Taoist Tai Chi – Wikipedia, the free encyclopedia

Posted: December 24, 2014 at 3:47 pm


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Taoist Tai Chi is an exercise form of t'ai chi ch'uan which is taught in more than 25 countries by the non-profit International Taoist Tai Chi Society and associated national Taoist Tai Chi societies. It is a modified form of Yang-style t'ai chi ch'uan developed by Taoist monk Moy Lin-shin in Toronto, Canada. Moy incorporated principles of Lok Hup Ba Fa and other internal arts to increase the health benefits of practising the form. [1]

Taoist Tai Chi Awareness Days have been proclaimed by municipal governments across Canada since the 1980s to acknowledge that "the slow and graceful movements of Tai Chi relax and strengthen the body and mind, help to relieve stress, develop flexibility and coordination which is particularly beneficial to seniors and others in combating a variety of health conditions and disabilities" [2] These proclaimed days also serve to acknowledge that "members of the Taoist Tai Chi Society contribute many hours of service to our community, conducting fund-raising campaigns and events that have benefited many charitable organizations and other worthy causes,"[2]

Tai Chi generally provides health benefits. In all the forms of Tai Chi there are movements that involve briefly standing on one leg, which may improve balance; circular movements of the shoulders and wrists which improve suppleness and circulation; learning the sequence of the set movements may improve cognitive function such as concentration; the social atmosphere can sometimes forge friendships and alleviate loneliness and anxiety; and the exercise itself can boost a person's mood and alleviate depression.[3][4]

All forms of Tai Chi have been noted by YK Chen as regulating body weight, improving cognitive, lung, digestive and heart functioning as well as improving skin tone and bone structure.[3]

Research on Tai Chi in general, carried out at the University of Toronto by Dahong Zhou, MD, shows that Tai Chi provides moderate exercise, equal to brisk walking. Zhou also notes that Tai Chi in general reduces stress levels and emotional problems while improving "concentration, attention, composure, self confidence, and self control". Zhou indicates that Tai Chi generally reduces hypertension, relieves chronic headaches, dizziness and insomnia, has benefits for people suffering with mild arthritis and rheumatism, improves breathing and blood circulation and is "an excellent exercise for the mind." His research shows that due to the low intensity of most forms of Tai Chi, that as an exercise regimen it does not lead to fatigue or stress.[4]

The health claims made for Taoist Tai Chi by the Taoist Tai Chi Society are generally similar to those made for all forms of Tai Chi.[1][3][4][5][6][7][8]

In common with other forms of Tai Chi, the society says that for beginners Tai Chi starts out as primarily an external exercise, but for more advanced students it becomes more internal, exercising the internal organs and mind as well as the frame and muscles. Early in learning the Tai Chi set students may notice that the form strengthens the larger muscle groups in the legs, arms and back. According to the Taoist Tai Chi Society, the stretching aspects of the form improves the functioning of the joints, tendons and ligaments by taking them through their full range of motion. This can improve flexibility and reduce age-related deterioration.[5]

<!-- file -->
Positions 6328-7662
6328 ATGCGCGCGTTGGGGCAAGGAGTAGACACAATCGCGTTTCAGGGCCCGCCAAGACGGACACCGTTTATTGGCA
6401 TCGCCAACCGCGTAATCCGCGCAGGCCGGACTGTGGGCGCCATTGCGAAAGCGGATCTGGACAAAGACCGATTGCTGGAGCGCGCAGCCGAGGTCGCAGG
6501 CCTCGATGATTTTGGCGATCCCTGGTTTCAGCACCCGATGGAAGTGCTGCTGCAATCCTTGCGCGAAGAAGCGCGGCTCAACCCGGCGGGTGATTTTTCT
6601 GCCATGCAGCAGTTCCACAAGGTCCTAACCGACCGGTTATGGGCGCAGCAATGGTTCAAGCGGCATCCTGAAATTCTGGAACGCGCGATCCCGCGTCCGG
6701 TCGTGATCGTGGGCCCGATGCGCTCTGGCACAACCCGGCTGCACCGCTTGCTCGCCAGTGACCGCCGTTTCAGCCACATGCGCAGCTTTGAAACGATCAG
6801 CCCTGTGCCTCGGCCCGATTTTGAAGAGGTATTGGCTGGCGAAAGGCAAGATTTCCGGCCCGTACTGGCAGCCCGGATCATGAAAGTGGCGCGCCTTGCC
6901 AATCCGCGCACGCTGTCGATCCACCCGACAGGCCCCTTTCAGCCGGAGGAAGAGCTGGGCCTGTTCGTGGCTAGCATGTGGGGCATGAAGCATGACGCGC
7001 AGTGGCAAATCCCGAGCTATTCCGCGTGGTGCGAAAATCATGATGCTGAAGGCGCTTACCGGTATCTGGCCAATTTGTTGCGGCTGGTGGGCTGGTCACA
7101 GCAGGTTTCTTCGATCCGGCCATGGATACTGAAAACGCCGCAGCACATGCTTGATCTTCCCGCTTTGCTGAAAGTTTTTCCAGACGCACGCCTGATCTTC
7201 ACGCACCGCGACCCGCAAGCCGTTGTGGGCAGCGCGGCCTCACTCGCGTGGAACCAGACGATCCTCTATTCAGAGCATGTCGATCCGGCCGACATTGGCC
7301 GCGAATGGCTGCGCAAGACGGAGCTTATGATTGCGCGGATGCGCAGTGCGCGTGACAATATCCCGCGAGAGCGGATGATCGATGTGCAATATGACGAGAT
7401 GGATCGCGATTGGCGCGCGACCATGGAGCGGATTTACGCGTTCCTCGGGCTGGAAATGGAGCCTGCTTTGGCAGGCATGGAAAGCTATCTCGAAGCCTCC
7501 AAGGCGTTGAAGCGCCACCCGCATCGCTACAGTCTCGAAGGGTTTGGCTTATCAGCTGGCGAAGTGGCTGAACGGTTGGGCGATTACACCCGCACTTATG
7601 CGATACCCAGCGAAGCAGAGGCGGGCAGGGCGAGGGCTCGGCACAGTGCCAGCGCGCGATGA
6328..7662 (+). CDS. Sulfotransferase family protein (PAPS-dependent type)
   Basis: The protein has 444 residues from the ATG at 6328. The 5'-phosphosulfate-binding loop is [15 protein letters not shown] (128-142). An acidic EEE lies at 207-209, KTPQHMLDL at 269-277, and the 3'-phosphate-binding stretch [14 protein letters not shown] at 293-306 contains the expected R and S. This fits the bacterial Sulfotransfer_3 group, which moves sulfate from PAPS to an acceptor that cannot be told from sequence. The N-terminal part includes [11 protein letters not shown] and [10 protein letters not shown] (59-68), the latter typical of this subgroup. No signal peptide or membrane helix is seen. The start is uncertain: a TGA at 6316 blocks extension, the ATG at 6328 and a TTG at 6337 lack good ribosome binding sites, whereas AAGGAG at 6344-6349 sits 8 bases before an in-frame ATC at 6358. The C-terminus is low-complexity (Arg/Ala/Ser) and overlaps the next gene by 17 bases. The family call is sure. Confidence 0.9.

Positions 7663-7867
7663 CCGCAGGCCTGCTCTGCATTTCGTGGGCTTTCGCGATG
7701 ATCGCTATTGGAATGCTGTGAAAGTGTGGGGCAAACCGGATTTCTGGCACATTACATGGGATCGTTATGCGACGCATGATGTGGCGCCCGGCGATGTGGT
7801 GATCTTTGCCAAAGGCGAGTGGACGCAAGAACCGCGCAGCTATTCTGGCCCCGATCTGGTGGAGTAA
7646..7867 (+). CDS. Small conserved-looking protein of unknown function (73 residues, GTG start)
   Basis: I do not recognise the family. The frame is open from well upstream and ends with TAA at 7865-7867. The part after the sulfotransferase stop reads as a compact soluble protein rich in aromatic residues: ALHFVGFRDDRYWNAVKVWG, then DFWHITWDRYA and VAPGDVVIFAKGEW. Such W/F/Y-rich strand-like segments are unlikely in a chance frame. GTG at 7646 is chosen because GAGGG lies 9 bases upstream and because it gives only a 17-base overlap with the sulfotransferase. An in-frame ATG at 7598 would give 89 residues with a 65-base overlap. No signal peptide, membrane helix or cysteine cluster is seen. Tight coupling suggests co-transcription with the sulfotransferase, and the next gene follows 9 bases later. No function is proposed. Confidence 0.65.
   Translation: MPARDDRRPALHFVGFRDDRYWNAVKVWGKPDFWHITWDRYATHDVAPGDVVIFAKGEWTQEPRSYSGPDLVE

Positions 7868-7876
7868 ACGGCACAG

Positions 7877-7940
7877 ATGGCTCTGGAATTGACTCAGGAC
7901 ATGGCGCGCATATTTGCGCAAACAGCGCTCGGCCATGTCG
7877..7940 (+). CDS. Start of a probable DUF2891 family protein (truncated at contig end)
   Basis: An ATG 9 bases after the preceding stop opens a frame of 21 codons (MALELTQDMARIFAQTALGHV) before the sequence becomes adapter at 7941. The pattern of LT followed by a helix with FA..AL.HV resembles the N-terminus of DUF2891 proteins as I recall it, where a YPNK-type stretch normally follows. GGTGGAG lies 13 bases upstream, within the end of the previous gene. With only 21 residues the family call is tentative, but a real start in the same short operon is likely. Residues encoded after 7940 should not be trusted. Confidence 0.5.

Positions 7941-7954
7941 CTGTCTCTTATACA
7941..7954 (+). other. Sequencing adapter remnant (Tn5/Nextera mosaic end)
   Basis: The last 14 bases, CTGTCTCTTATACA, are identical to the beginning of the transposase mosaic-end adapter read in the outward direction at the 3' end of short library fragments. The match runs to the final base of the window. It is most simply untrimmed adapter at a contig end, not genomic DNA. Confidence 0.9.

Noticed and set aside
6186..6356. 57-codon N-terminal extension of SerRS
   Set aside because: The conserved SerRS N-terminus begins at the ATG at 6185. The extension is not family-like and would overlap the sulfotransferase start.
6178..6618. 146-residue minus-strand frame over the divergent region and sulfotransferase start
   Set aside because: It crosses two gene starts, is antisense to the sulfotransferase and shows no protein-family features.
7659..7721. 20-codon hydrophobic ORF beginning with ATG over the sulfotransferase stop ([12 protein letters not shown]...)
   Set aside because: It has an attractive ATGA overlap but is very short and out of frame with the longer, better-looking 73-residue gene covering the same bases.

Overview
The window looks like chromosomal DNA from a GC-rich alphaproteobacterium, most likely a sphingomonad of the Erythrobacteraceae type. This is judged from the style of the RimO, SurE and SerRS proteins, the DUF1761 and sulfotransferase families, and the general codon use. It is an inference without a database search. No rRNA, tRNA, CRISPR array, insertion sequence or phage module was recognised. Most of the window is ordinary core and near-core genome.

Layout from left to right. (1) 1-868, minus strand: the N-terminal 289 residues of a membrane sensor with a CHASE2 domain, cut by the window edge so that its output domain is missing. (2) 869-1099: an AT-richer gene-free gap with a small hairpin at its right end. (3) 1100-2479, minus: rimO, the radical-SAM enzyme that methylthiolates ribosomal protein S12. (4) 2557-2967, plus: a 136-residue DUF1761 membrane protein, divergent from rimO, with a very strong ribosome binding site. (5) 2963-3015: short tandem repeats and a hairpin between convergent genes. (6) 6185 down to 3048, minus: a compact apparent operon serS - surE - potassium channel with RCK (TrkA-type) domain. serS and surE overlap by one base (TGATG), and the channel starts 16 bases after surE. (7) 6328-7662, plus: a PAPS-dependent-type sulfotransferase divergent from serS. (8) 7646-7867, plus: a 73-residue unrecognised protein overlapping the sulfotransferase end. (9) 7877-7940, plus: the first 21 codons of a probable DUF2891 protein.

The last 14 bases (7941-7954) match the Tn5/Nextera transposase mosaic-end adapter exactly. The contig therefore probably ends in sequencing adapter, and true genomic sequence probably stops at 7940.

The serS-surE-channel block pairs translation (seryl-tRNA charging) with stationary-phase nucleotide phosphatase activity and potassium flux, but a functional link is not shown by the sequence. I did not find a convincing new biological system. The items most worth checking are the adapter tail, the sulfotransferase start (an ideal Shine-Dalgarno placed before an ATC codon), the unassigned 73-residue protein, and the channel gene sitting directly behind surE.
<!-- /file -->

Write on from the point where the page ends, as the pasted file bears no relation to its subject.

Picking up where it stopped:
The Taoist Tai Chi Society claims that later in their training students note increased mobility in the spine and that the form restores proper alignment of the spine with the shoulders and pelvis through the spinal stretches and rotations that are built into the set. Additionally the society claims that the form stimulates the spinal nerves, providing a balancing effect on the nervous system. Later on in practice the student may find that the set will exercise the internal organs, possibly resulting in increased circulation, digestion and elimination. The society claims that the set strengthens the cardiovascular system, improves physical conditioning, decreases fatigue and improves endurance.[5]

Many of the health benefits claimed are related to the relaxation aspects of the Taoist Tai Chi set. The long stretches in the set may reduce tension at a muscular level and the slow pace of the set can create both mental and physical relaxation. The society claims that by relaxing the mind during Tai Chi the brain requires less blood and nutrients and that this allows the rest of the body to make use of these. This all may act to calm the heart and mind, while possibly improving strength and reducing overall stress.[5]

Philosophically, the tai chi taught by the Taoist Tai Chi Society is stated to be taught from a belief that people are innately good but that the nature of society causes people to become self-centred and to acquire bad habits. The aim of the training is to "eliminate these weaknesses so that our original nature of goodness can again shine brightly, guiding our thoughts and actions."[5] To achieve this the society promotes the virtues of compassion and service to others, through students becoming instructors who then teach Tai Chi to new students without any personal gain. In some cases, Tai Chi may be taught by the society as an integrated meditation art as well as an exercise program.[5]

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Taoist Tai Chi - Wikipedia, the free encyclopedia

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Written by simmons |

December 24th, 2014 at 3:47 pm

Posted in Thai Chi